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In my search for tidy conclusions and a singular confirmation of the meaning of sport in the Black Atlantic, I came up empty handed, or “wit’ me two long arms” as cricket club members might say. There are so many dimensions to the transnational flows of peoples and cultures of the Afro-Caribbean diaspora that have important bearing on how we think about black masculinities

in Sport in the Black Atlantic
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-Caribbean community, to celebrate blackness and masculinity, and to establish themselves as part of a local community. I delve into their activities before, during and after games that mark them as part of a bounded group. Liming : creating Afro-Caribbean social spaces and networks For many of the Mavericks, playing cricket in Canada meant playing in cold weather for the first time

in Sport in the Black Atlantic
Israeli security experience as an international brand

. As mentioned above, the ISE brand blends in with the national brand of Israel. I first describe this brand further. ISE symbolises not only security and safety for its clients, but also specific values as know-how, toughness, morality, and a distinct kind of masculinity, all linked to Israel as the supposed number one in the security industry. Simultaneously, this experience, which is often gained

in Security/ Mobility
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, constitutes an important way the Mavericks understand their own embodied black sporting masculinities. Important for this study is also the increasing migration of South Asians to Toronto including areas such as Peel Region, with more wealth and political power than black groups who have been there for decades. The more recent decline of the Windies and improvement of South Asian teams in international

in Sport in the Black Atlantic
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. As black masculinity formed in the Caribbean without clearly defined national communities, black male subjectivity has always been outward looking, linked to black men in other places. Michelle Stephens writes of the black diaspora that “[w]‌hile in contemporary discourse the terms nation and diaspora are often posed in opposition to each other, in certain forms of black discourse from the early

in Sport in the Black Atlantic
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James the connection between sport and politics “was seamless precisely because ideologies of masculinity, whether conscious or unconscious, were already shaping his understanding of the performative politics of cricket and his idea of how colonialism should be opposed” (Carby, 1998 , p. 120, emphasis in original). James’ fictional writing, including Minty Alley, examines working-class people and

in Sport in the Black Atlantic
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, a black man native to the island of Antigua, who migrated to Canada in 1975, played cricket when he arrived. For him, this was an expression of his race and masculinity, a source of friendship, fitness and, ultimately, bodily disrepair. Many Caribbean men’s stories about their migration experiences, settling in Toronto’s urban and suburban neighbourhoods, finding jobs, returning home for visits and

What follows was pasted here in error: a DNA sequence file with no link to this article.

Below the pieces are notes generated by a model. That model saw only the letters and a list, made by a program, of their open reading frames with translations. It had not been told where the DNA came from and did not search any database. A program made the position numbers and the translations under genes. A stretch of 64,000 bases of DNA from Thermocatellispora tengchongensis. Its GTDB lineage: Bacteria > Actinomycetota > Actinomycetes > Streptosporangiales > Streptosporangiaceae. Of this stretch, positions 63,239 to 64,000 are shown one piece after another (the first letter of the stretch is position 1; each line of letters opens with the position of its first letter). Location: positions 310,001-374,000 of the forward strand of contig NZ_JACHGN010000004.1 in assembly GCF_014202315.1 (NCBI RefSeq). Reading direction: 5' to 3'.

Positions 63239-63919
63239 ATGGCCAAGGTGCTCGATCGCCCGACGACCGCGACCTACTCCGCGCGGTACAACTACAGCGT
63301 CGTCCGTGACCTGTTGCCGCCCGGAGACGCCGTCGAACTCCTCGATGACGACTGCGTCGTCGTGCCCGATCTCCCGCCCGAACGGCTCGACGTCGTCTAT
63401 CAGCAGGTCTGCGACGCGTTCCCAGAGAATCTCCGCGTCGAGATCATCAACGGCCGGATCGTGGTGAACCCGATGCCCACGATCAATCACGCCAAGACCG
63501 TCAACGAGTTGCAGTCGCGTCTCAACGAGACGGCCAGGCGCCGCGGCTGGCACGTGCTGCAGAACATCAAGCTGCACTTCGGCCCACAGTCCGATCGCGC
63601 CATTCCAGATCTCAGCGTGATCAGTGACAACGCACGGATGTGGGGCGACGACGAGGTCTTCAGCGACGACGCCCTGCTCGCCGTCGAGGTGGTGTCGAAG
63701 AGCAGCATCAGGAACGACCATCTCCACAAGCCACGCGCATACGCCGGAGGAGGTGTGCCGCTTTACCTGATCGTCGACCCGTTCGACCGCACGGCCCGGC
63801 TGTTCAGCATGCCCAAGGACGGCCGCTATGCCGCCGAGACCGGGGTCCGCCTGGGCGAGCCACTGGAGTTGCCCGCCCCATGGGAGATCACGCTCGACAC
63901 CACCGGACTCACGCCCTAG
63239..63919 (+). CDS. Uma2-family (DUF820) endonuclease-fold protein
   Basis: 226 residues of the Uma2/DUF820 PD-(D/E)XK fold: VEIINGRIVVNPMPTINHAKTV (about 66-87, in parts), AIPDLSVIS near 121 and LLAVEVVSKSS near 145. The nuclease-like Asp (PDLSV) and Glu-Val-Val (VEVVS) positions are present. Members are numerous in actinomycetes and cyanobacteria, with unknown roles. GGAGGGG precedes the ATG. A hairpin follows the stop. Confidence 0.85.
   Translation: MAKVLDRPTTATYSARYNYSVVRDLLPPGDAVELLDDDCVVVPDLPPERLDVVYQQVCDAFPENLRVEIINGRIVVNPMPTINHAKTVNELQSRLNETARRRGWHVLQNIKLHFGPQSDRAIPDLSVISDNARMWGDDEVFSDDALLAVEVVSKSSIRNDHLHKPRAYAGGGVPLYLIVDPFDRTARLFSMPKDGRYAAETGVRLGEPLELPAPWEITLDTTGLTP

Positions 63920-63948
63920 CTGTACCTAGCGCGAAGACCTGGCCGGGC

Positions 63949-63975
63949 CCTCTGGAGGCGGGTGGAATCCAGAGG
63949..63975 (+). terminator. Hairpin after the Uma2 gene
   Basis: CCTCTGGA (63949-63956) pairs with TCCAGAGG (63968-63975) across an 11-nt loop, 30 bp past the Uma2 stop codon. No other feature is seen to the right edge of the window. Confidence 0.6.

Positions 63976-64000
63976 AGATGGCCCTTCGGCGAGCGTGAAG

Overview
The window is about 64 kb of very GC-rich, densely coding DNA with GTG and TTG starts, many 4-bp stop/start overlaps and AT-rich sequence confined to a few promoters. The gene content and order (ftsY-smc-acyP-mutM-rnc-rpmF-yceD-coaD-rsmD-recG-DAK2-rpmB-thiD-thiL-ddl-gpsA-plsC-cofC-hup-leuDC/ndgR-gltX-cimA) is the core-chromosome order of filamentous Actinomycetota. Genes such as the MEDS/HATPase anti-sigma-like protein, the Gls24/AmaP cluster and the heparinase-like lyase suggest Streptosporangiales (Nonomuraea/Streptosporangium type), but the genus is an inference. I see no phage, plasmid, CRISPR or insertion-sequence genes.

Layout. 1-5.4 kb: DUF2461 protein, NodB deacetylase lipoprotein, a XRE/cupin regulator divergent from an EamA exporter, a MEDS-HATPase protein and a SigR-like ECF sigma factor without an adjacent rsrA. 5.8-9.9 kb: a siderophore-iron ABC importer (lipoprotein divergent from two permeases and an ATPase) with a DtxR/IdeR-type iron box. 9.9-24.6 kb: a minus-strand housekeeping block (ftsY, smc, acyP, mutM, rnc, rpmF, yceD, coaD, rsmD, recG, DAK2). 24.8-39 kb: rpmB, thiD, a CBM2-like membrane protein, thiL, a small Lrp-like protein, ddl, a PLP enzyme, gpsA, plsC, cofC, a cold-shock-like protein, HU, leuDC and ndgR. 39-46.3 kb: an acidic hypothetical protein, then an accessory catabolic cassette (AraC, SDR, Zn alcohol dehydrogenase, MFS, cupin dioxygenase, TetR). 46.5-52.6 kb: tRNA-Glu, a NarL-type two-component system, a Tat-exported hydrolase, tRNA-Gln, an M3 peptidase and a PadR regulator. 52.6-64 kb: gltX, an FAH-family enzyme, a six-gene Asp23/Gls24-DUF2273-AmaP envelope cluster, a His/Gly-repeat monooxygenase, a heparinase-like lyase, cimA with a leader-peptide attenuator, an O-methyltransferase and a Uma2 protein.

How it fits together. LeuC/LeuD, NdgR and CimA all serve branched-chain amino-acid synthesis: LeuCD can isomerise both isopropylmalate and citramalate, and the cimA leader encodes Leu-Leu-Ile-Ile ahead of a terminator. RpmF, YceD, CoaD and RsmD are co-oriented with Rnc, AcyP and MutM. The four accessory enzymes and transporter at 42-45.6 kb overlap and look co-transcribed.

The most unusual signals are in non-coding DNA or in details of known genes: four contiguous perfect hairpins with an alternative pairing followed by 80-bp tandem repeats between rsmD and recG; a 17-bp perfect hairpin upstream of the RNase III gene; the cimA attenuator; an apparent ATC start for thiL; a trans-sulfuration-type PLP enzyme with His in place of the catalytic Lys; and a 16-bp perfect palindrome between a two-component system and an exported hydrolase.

in Sport in the Black Atlantic
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their bleeding shins, foreheads, elbows and the resulting scars to attest to how serious and passionate they once were – and in some cases, still are – about the game. The dangerous situations they put themselves in, especially in the 1970s as ferocious fast bowling became a marker of Windies pride, also attest to their bravery, a marker of Afro-Caribbean masculinity. Roland, a 51-year-old black Guyanese

in Sport in the Black Atlantic
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Anne McClintock and H. Rider Haggard

themes. Likewise, discussion of reproduction can usefully be extended from Spivak’s formulations to include imperial masculinity and its mediation through reproductive ideology. This is precisely what Anne McClintock’s work promises to do. I want to focus here on her celebrated Imperial Leather discussion of H. Rider Haggard’s popular and influential imperialist Victorian romance King Solomon’s Mines.2 This depicts the quest for treasure in southern Africa by three British adventurers, who also restore the ‘rightful’ heir to the throne of an African kingdom. Several

in Postcolonial contraventions
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The autonomous life?

traditionally class-based affinities leads to the emergence of disturbing fascist identities founded on the construction of previously non-existent language-based ethnicities, wreaking havoc on a multi-lingual and multicultural urban landscape. A discourse interpolating fragile Hindu masculinities and a vilified Muslim “Other” bolsters the group’s membership and discursive authority in Bombay. The room and legitimacy for the articulation of popular resentment and discontent in all its facets, Hansen contextualizes, is

in The autonomous life?